Blu-ray Review: Horror Anthology LITTLE DEATHS Features Sex, Torture & Murder


There has recently been quite a few anthology movies. We’ve had the terrible (Movie 43) and the so-so (The ABCs of Death). Little Deaths may not be a total home run, but it does make a decent stab at things. This three part feature is made up of House and Home by Sean Hogan, Mutant Tool by Andrew Parkinson, and Bitch by Simon Rumley. Horror exploitation is the dish of the day, so the thirty minute films revolve around death, sex, torture, murder, monsters and other assorted mayhem.

House and Home follows Richard (Luke de Lacey) and Victoria (Siubhan Harrison), an upper middle-class couple who invite Sorrow (Holly Lucas) into their lives. However, their idea of showing their sordid social superiority goes horribly wrong. Seam Hogan directed the rather good, The Devil’s Business, and this again shows that he has the right skills to make a creepy movie.

Mutant Tool tells the tale of a genetically modified, mutated monster male member. Parkinson’s effort the weakest of the three films, not bad exactly, but it lacks focus. You could say that it isn’t the sum of its extend part(s). Ahem.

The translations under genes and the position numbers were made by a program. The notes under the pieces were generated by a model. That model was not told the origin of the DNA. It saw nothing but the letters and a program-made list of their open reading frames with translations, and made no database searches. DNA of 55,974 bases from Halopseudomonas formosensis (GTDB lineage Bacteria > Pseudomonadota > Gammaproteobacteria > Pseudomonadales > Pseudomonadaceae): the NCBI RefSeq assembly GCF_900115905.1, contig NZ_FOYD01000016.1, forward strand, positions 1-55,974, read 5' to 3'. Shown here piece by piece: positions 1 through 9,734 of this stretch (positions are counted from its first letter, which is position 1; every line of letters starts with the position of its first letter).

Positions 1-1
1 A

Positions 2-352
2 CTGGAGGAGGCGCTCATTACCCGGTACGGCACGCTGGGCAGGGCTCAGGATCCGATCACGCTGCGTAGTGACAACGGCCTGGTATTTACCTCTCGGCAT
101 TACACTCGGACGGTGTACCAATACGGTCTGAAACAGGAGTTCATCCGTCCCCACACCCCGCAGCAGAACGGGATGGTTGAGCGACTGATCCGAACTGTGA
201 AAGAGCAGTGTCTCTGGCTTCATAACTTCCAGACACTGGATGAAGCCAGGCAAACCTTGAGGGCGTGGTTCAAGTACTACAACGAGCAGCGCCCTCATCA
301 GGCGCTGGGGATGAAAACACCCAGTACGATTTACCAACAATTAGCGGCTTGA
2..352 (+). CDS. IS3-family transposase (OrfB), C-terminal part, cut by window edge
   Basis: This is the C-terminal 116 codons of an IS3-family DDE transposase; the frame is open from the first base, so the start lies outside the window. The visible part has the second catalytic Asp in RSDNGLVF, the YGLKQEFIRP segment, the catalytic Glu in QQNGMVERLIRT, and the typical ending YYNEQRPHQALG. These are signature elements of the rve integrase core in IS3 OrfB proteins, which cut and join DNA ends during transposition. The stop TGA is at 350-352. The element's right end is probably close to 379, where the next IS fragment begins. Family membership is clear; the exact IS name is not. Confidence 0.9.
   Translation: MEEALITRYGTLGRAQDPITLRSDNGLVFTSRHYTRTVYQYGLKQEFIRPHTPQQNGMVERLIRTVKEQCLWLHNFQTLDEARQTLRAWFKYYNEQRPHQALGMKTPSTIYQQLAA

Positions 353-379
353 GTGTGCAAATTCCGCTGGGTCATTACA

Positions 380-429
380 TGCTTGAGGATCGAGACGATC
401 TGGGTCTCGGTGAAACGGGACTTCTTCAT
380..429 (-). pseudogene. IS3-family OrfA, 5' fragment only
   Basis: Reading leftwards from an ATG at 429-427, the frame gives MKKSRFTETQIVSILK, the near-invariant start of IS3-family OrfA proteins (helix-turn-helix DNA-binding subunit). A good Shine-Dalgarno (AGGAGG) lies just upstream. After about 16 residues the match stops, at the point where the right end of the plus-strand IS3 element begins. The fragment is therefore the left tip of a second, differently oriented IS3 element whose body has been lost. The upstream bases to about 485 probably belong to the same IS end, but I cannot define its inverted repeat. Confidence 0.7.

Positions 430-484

The most artistic film of the three films is Simon Rumley’s Bitch (the last third in particular hits a particular high note). It’s about an abusive relationship between a young couple, Pete (Tom Sawyer) and Claire (Kate Braithwaite). On the surface things look great, but behind closed doors, Claire is the titular bitch – or is she?

Little Deaths isn’t for the weak willed. This British anthology film is gratuitous in nearly every way, but it’s well made and acted. There’s no major connecting tissue between the three half efforts, except that they all share a sneaky perversity, as the filmmakers try to push boundaries within the horror genre.

On the whole Little Deaths works, Mutant Tool may let the side down, but the film proves that Meat Loaf was right about at least one thing – two out of three ain’t bad.

Special Features

The Little Deaths Blu-ray comes with some good extra features. There’s the obligatory trailer and an enjoyable director’s commentary. The trio give a decent talk track, it’s is a tad unfocused, not dealing with events on screen, but they do go into great detail on how difficult it was to bring such edgy material to the screen. There’s also a documentary that features the directors chatting about the movie with some behind the scenes material. It covers much of same material as the commentary, but it’s good stuff nonetheless.